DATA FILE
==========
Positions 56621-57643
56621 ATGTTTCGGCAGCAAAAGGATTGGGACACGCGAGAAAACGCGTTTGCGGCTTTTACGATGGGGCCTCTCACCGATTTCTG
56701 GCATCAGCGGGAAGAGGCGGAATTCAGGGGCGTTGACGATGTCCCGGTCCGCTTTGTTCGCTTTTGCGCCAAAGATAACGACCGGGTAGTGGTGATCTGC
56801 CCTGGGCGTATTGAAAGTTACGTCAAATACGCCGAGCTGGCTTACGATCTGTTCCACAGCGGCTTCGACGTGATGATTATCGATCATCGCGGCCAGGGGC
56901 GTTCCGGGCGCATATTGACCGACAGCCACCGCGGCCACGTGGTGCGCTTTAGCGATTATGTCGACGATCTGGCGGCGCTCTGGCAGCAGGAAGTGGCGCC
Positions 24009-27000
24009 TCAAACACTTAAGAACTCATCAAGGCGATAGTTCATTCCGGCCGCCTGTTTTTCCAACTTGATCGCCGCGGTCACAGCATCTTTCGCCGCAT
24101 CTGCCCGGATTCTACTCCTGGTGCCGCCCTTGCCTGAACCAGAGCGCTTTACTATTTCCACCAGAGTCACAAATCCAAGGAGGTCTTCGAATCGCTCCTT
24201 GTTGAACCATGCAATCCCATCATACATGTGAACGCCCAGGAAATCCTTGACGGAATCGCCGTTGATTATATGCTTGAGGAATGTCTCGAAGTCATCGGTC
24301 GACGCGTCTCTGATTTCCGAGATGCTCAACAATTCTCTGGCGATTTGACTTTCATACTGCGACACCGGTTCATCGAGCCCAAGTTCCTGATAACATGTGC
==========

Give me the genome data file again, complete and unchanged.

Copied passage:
Positions 56621-57643
56621 ATGTTTCGGCAGCAAAAGGATTGGGACACGCGAGAAAACGCGTTTGCGGCTTTTACGATGGGGCCTCTCACCGATTTCTG
56701 GCATCAGCGGGAAGAGGCGGAATTCAGGGGCGTTGACGATGTCCCGGTCCGCTTTGTTCGCTTTTGCGCCAAAGATAACGACCGGGTAGTGGTGATCTGC
56801 CCTGGGCGTATTGAAAGTTACGTCAAATACGCCGAGCTGGCTTACGATCTGTTCCACAGCGGCTTCGACGTGATGATTATCGATCATCGCGGCCAGGGGC
56901 GTTCCGGGCGCATATTGACCGACAGCCACCGCGGCCACGTGGTGCGCTTTAGCGATTATGTCGACGATCTGGCGGCGCTCTGGCAGCAGGAAGTGGCGCC
Positions 24009-27000
24009 TCAAACACTTAAGAACTCATCAAGGCGATAGTTCATTCCGGCCGCCTGTTTTTCCAACTTGATCGCCGCGGTCACAGCATCTTTCGCCGCAT
24101 CTGCCCGGATTCTACTCCTGGTGCCGCCCTTGCCTGAACCAGAGCGCTTTACTATTTCCACCAGAGTCACAAATCCAAGGAGGTCTTCGAATCGCTCCTT
24201 GTTGAACCATGCAATCCCATCATACATGTGAACGCCCAGGAAATCCTTGACGGAATCGCCGTTGATTATATGCTTGAGGAATGTCTCGAAGTCATCGGTC
24301 GACGCGTCTCTGATTTCCGAGATGCTCAACAATTCTCTGGCGATTTGACTTTCATACTGCGACACCGGTTCATCGAGCCCAAGTTCCTGATAACATGTGC